Capitol Hill is relatively quiet, with the House taking the week off. We don’t know of any space-related activities although, by coincidence, Boeing President and CEO David Calhoun will testify to the Senate Homeland Security and Governmental Affairs Subcommittee on Investigations Tuesday afternoon — right after the NASA/Boeing media telecon — on “Boeing’s broken safety culture.”  The hearing likely will focus on Boeing’s aircraft business, not space, but could be of interest.

Tuesday’s a busy day.

Aarti Holla Maini, Director of the U.N. Office of Outer Space Affairs, will participate in the 1st U.N. Conference on Sustainable Lunar Activities in Vienna, Austria on Tuesday.

Off the Hill, in fact across the Atlantic in Vienna, Austria, the U.N. Office of Outer Space Affairs (UNOOSA) and the Secure World Foundation will hold the 1st U.N. Conference on Sustainable Lunar Activities that day. It’ll be livestreamed and although the time zone difference is a challenge — it begins at 4:00 am ET — the event sounds quite interesting. Officials from many space agencies will be there including NASA (U.S.), JAXA (Japan), CNSA (China), ISRO (India), ESA (Europe), Roscosmos (as well as someone from the Russian Ministry of Foreign Affairs), DLR (Germany), CNES (France), UAESA (United Arab Emirates), KASA (South Korea), LSA (Luxembourg), EgSA (Egypt), SUPARCO (Pakistan), SANSA (South Africa), AEB (Brazil) and ABAE (Bolivia). An industry panel features representatives of Lockheed Martin, ispace-US, Intuitive Machines, DFH Satellite Co. Ltd., Blue Origin, and the European Space Resources Innovation Centre. Two afternoon (local time) sessions focus on the U.S.-led Artemis Accords and the Chinese-led International Lunar Research Station (ILRS).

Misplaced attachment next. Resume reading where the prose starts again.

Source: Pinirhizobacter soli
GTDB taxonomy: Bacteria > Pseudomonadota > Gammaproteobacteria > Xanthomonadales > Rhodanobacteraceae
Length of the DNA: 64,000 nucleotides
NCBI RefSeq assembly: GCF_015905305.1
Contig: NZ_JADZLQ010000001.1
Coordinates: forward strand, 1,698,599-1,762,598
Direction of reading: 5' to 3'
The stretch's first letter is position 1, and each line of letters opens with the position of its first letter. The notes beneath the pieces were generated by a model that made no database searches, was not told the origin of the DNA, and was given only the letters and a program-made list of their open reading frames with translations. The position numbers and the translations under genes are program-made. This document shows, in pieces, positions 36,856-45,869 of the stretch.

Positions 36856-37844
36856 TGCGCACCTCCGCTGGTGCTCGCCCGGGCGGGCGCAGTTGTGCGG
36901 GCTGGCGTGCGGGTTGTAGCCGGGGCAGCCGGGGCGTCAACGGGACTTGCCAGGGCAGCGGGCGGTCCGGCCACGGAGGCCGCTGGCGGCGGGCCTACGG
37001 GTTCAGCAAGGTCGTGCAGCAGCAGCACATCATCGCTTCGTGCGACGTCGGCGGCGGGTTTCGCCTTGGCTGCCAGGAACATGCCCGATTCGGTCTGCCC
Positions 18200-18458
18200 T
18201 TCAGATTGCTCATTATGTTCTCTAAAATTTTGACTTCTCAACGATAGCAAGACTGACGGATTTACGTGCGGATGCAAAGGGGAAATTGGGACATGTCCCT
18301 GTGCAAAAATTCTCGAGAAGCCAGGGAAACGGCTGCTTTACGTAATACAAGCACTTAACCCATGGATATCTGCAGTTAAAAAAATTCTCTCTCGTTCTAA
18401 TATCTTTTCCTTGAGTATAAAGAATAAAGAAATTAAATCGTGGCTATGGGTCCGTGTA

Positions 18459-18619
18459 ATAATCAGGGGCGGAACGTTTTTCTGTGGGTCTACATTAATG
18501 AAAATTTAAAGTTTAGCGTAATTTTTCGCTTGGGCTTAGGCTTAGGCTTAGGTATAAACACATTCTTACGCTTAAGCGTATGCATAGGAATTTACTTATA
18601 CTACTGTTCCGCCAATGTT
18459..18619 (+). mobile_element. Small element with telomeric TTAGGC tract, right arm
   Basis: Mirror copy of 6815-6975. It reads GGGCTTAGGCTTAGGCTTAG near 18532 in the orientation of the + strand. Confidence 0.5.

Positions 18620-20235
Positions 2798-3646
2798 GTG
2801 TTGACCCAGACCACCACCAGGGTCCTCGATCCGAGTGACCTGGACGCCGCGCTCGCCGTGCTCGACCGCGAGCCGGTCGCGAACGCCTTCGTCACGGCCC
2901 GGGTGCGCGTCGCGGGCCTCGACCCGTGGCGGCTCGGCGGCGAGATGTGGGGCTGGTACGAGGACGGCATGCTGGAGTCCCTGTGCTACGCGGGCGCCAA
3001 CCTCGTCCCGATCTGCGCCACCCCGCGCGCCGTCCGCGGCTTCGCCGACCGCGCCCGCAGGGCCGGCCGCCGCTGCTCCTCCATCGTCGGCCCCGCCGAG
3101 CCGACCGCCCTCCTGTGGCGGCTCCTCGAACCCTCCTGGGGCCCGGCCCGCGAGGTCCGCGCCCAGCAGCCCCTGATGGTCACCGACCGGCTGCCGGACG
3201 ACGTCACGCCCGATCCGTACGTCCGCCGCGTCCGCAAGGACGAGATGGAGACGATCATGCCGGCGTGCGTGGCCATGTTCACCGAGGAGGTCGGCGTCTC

There’s a press conference at 8:00 am ET (2:00 pm local time) with UNOOSA Director Aarti Holla Maini and former Romanian cosmonaut Dumitru-Dorin Prunariu, who previously chaired the U.N. Committee on Peaceful Uses of Outer Space (UNCOPUOS) and is currently a Board member of the Romanian Space Agency. UNCOPUOS’ annual meeting begins the next day and runs through June 28. It also will be webcast. UNOOSA administers UNCOPUOS.

The Moon is a hot topic in Europe. The European Lunar Symposium starts today in Scotland and runs through Friday. The website does not mention a virtual option, unfortunately.

Closer to home, NASA will hold a virtual briefing on Thursday to summarize the 5th biennial Planetary Defense Interagency Tabletop Exercise that took place in April at Johns Hopkins University Applied Physics Lab (APL). Long-time NASA planetary defense leader Lindley Johnson — our first Planetary Defense Officer — recently started down the path to retirement and is now “Planetary Defense Officer Emeritus” (he’ll fully retire next May). He’ll participate in this briefing along with L.A. Lewis, a detailee to NASA from the Federal Emergency Management Agency (FEMA), and APL’s Terik Daly.

Those and other events we know about as of Sunday morning are shown below.  Check back throughout the week for others we learn about later and add to our Calendar or changes to these.

Sunday-Friday, June 16-21

Monday, June 17

Monday-Tuesday, June 17-18

Tuesday, June 18

Wednesday, June 19

Wednesday-Friday, June 19-21 (continues next week)

Thursday, June 20

Saturday, June 22